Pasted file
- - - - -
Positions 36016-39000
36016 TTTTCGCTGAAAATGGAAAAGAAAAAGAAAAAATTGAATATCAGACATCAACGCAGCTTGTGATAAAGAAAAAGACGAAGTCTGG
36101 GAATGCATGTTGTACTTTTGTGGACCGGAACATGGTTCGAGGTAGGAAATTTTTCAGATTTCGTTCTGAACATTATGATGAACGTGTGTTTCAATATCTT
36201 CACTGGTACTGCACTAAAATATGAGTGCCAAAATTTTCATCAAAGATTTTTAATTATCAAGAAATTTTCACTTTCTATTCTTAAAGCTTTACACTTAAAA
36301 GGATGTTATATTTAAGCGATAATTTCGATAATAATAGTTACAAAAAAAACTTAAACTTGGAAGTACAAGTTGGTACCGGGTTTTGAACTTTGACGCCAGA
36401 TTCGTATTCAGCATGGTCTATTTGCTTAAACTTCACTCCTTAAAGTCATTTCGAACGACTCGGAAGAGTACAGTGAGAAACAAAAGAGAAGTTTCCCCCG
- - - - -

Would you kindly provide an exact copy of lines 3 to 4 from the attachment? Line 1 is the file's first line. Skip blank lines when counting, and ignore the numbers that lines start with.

36101 GAATGCATGTTGTACTTTTGTGGACCGGAACATGGTTCGAGGTAGGAAATTTTTCAGATTTCGTTCTGAACATTATGATGAACGTGTGTTTCAATATCTT
36201 CACTGGTACTGCACTAAAATATGAGTGCCAAAATTTTCATCAAAGATTTTTAATTATCAAGAAATTTTCACTTTCTATTCTTAAAGCTTTACACTTAAAA